Transocean Settlement

(Washington, DC - January 3, 2013) - According to the terms of the settlement, Transocean will pay a $1 billion civil penalty to resolve alleged violations of the Clean Water Act resulting from the discharge of oil into the Gulf of Mexico from the loss of the Deepwater Horizon and the April 20, 2010 blowout of the Macondo Well, and will additionally perform substantial injunctive relief to improve the safety of Transocean’s oil drilling practices, as well as its oil spill response and preparedness.

On this page:

Overview of Company

At the time of the explosion and sinking of the Deepwater Horizon oil rig into the Gulf of Mexico in April 2010, Transocean owned and operated the Deepwater Horizon, including the blow-out preventer and riser. BP Exploration and Production, Inc. (“BP”) contracted with Transocean for the operation of the Deepwater Horizon to drill the Macondo Well. (For more information on the 2010 Deepwater Horizon oil spill, see EPA Response to BP Spill in the Gulf). There are four Transocean corporate entities that were involved in the drilling and operation of the Deepwater Horizon and that are covered by this settlement: Transocean Deepwater Inc., Transocean Offshore Deepwater Drilling Inc., Transocean Holdings LLC, and Triton Asset Leasing GmbH (“the Transocean Defendants”).

Top of Page


The United States filed a complaint on December 15, 2010 in the U.S. District Court for the Eastern District of Louisiana alleging, among other things, that the Transocean Defendants violated Section 311 of the Clean Water Act, 33 U.S.C. § 1321. The claims alleged against the Transocean Defendants are based on discharges of oil into waters of the United States beginning on April 20, 2010 from the Macondo Well and the Deepwater Horizon, the mobile offshore drilling unit lost in the course of the blowout of the Macondo Well.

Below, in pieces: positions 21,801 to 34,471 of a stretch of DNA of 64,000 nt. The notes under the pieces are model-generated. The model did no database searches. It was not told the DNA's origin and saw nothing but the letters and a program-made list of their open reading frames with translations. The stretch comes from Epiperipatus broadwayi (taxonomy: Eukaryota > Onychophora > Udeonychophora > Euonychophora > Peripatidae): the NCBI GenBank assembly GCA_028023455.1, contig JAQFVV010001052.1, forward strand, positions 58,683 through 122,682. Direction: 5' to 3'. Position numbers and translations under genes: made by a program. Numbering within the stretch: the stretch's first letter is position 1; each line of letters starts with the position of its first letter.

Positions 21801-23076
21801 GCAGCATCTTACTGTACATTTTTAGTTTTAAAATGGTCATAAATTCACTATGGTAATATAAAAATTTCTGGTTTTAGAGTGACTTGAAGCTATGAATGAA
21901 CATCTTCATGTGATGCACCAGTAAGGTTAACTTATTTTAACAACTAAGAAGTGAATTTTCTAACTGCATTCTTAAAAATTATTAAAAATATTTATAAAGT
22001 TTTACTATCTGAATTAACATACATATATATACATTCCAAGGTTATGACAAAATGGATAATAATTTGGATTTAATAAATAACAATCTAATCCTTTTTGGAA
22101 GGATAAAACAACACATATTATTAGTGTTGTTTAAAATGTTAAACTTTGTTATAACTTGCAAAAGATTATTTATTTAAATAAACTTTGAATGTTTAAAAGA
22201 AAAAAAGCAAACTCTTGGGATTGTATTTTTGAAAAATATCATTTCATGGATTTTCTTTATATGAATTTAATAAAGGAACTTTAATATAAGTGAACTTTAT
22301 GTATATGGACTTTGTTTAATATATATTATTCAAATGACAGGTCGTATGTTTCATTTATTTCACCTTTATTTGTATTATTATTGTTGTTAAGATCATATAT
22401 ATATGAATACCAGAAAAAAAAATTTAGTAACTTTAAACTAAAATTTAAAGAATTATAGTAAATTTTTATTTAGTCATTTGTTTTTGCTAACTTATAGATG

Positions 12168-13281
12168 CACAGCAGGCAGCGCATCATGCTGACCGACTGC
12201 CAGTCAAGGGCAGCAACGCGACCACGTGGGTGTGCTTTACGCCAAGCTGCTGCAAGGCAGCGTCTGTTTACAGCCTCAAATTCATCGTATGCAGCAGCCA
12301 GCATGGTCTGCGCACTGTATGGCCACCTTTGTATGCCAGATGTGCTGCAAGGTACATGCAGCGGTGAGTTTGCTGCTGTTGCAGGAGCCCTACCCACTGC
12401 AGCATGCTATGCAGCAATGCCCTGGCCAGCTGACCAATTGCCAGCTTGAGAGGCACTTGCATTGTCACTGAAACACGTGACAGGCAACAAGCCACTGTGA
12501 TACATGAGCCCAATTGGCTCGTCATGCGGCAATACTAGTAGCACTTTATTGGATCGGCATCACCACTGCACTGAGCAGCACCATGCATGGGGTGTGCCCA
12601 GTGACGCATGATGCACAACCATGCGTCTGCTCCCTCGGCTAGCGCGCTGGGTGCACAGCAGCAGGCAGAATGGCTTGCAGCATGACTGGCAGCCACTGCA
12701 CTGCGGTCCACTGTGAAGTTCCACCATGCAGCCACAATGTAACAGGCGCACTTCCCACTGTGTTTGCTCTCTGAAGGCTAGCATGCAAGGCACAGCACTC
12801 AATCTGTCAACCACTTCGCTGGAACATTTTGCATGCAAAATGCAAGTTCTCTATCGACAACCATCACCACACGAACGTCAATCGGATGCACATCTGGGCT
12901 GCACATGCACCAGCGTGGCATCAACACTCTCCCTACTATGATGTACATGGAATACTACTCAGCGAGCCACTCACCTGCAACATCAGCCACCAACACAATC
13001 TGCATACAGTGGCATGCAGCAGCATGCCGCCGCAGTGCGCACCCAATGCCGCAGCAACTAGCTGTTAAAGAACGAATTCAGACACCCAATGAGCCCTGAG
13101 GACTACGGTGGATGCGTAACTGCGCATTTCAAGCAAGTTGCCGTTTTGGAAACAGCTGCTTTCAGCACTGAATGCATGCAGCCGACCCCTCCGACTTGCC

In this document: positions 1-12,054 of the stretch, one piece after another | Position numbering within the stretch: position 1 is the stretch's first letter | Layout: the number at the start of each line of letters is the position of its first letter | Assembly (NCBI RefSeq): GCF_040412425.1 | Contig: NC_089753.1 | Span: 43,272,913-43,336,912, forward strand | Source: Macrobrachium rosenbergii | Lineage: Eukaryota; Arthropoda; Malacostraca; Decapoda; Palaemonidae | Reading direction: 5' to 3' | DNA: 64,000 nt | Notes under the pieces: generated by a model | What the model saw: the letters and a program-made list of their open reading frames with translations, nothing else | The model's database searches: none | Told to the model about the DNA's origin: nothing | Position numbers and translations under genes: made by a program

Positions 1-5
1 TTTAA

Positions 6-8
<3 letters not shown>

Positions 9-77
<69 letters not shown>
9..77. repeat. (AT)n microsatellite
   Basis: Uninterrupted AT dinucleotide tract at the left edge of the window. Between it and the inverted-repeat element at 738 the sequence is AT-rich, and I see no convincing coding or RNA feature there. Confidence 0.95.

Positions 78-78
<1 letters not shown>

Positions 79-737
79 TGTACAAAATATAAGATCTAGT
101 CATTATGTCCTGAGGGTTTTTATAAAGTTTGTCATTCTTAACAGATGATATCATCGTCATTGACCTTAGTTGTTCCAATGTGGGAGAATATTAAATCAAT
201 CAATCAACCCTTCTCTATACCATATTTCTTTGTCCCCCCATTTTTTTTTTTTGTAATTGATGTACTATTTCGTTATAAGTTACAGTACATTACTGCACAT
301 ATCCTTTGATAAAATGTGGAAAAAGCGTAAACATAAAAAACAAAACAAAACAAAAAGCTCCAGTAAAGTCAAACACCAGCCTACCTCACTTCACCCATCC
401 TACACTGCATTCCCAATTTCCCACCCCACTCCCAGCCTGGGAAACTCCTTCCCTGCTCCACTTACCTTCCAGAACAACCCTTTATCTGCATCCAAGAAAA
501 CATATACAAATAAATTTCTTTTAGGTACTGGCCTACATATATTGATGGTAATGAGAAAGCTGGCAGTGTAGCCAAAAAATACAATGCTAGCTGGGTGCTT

Top of Page

Health and Environmental Benefits

The injunctive relief required by the settlement to improve the safety of Transocean's oil drilling practices and to enhance its oil spill preparedness and response are designed both to prevent the likelihood of a future oil spill, and to minimize the adverse effects of a spill if it should happen.  Oil spills are known to cause both immediate and long-term harm to human health and ecosystems. Oil prevents oxygen in water and can suffocate wildlife.

Oil emulsions may stick to the gills of fish or coat and destroy algae or other plankton. Floating oil may reduce water exposure to the circulation of oxygen and, in conjunction with emulsified oil, interfere with photosynthesis. Oil slicks can kill birds, contaminate food sources, reduce animal and plant reproduction and contaminate nesting habitats. Oil spills can cause long-term effects years later even if the oil remains in the environment for a relatively short period of time. Petroleum oils can also undergo oxidation and polymerization reactions and can form tars that persist in the environment for years.

Top of Page

Civil Penalty

As part of the settlement, the Transocean Defendants have agreed to pay a $1 billion civil penalty. Pursuant to the RESTORE Act, 80% of this amount is directed toward Gulf restoration-related activities.

Top of Page

Comment Period

The proposed settlement, lodged in the U.S. District Court for the Eastern District of Louisiana, is subject to a 21-day comment period and final court approval. Information on submitting comment is available at the Department of Justice website.

Top of Page

Related Cases

Top of Page

For more information, contact:

Cate Tierney
Senior Attorney
US Environmental Protection Agency
1200 Pennsylvania Ave., NW
Washington, DC 20460
(202) 564-4254

Top of Page